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Books in Brief: 'Leave Me Alone!' and 'Ugly'

PICTURE BOOK

 

Leave Me Alone! By Vera Brosgol; Roaring Brook Press;  $17.99
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An author-illustrator born in Moscow weaves something new and entirely original from familiar fairy tale elements in this charming Russian-flavored picture book about a cranky grandmother “who lived in a small village in a small house with a very big family” and who wishes only to find a quiet place to finish her knitting before winter arrives. (The old woman is pictured holding a pile of balls of yarn, scowling at a single leaf falling from a tree, before she is besieged by a rowdy army of children.)

Her search for a quiet place to do her knitting takes her into the forest, where she is bothered by bears (Her plea: “Leave me alone” makes no impact “because bears don’t speak English”); into the mountains to be troubled by goats; then all the way to the moon, where she finds “a rock that was shaped like a chair” but is harassed by little green moon men (but they “couldn’t hear her, because they didn’t have ears”). She finally finds peace traveling through a wormhole to a void where it was “very dark and very, very quiet. It was PERFECT”).

In the utter darkness she knits the 30 sweaters, sweeps the void “until it was a nice matte black,” has a cup of tea from her samovar, then returns home through another wormhole. The rollicking illustrations and the sly humor are wonderful.

CHILDREN’S

Ugly by Robert Hoge, a memoir; illustrated by Keith Robinson; Viking, 200 pages ($16.99) Ages 8 and up.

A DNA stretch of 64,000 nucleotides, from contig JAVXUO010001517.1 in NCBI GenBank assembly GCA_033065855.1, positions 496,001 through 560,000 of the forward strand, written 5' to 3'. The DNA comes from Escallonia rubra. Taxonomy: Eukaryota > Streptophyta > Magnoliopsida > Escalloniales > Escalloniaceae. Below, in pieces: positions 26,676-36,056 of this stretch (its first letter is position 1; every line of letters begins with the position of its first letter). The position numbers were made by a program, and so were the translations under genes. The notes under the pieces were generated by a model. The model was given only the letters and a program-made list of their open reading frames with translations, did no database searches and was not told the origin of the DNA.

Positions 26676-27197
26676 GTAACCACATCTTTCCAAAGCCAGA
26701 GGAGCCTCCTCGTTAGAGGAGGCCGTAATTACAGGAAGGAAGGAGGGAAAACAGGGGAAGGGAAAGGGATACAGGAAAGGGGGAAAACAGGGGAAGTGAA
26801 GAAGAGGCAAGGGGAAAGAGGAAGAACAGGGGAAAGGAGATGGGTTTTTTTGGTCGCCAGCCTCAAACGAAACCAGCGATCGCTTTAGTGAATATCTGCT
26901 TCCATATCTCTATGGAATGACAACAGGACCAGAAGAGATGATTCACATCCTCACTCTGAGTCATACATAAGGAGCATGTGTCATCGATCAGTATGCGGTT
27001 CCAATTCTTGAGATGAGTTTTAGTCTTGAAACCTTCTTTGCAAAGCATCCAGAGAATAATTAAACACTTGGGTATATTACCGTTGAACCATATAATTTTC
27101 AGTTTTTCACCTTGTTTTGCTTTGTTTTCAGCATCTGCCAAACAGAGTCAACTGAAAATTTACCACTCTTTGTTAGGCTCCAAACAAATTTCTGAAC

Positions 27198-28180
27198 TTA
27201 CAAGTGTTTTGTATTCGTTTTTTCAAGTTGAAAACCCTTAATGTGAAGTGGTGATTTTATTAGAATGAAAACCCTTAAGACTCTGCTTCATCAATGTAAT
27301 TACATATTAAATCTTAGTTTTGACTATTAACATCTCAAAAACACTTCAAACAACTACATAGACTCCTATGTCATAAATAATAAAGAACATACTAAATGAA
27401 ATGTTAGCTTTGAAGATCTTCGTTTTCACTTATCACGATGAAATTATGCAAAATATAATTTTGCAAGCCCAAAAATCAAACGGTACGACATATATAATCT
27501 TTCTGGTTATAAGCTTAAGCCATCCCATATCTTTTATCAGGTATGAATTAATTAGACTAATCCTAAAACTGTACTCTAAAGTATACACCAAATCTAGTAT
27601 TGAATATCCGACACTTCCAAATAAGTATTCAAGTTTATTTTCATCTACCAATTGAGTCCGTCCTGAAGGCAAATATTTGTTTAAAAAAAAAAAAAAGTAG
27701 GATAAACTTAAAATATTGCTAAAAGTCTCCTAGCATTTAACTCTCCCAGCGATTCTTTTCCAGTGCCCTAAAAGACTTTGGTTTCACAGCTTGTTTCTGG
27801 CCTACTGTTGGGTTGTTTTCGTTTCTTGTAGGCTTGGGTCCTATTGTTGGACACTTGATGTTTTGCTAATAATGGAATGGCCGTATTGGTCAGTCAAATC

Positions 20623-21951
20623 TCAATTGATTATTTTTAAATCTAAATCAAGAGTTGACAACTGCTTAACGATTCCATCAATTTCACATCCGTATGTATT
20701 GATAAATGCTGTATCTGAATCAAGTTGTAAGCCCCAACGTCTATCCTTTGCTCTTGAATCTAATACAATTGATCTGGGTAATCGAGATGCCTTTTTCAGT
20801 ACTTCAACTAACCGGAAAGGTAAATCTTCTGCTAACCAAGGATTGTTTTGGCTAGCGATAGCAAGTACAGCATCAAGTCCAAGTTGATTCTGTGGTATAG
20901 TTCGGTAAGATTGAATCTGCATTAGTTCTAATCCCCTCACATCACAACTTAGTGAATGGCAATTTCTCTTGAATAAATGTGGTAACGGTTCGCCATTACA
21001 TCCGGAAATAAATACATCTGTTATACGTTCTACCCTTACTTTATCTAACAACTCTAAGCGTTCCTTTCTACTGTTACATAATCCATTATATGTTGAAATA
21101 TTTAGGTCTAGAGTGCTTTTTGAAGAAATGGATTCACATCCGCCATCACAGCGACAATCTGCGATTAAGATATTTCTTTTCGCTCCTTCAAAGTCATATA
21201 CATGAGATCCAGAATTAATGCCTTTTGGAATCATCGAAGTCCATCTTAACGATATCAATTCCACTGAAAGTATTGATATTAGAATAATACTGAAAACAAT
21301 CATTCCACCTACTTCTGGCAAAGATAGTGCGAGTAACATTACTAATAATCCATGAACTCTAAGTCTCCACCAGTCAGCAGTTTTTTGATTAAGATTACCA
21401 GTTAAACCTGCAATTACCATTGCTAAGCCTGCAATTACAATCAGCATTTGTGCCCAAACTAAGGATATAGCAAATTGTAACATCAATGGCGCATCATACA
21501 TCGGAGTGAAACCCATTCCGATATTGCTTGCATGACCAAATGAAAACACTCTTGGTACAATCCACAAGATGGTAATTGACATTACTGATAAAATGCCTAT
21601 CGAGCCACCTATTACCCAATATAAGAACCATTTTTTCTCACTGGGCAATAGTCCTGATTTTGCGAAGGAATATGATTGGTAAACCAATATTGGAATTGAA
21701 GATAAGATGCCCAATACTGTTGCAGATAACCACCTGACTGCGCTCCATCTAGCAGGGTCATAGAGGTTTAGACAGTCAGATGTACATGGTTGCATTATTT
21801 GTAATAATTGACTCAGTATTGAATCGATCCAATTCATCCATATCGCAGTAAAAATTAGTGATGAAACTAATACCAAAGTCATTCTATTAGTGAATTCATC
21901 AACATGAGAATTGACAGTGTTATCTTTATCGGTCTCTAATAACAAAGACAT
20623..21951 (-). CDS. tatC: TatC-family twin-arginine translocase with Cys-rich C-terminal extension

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“I’m the ugliest person you’ve never met,” declares Robert Hoge in this extraordinary memoir of courage and resilience in the face of incredible obstacles. He was born in Brisbane, Australia, in 1972, with a tumor the size of a tennis ball in the middle of his face and short, twisted legs. His shocked mother refused at first to even take him home from the hospital. Surgeons removed the tumor, amputated his legs and built him a nose from one of his toes (“toe-nose” would be a hurtful taunt from bullies at school), and with the loving support of his parents and four older siblings, Robert learned to walk with his artificial legs, made friends and learned to navigate a world that could often be cruel, always finding ways to convert the negative to a positive. He survived his teachers good and bad (there was the nun who pulled him out of the muck when he wandered too far out onto the tide pools, only to see him wander back out and get stuck again, there was the teacher who smacked his hand with a ruler for failing a handwriting exercise, another who was unbelievably cruel when he was assigned to a student teaching experience). Hoge writes about the mischief and adventures with siblings and classmates, how he learned to deflect bullying with humor. After several failed attempts at sports, he discovers lawn bowling  and a wonderful mentor. “Ugly” ends with a life-altering decision about more surgery to repair his face; we learn on the book flap that Hoge has worked as a journalist, speechwriter, science writer and political adviser and is married with two daughters.

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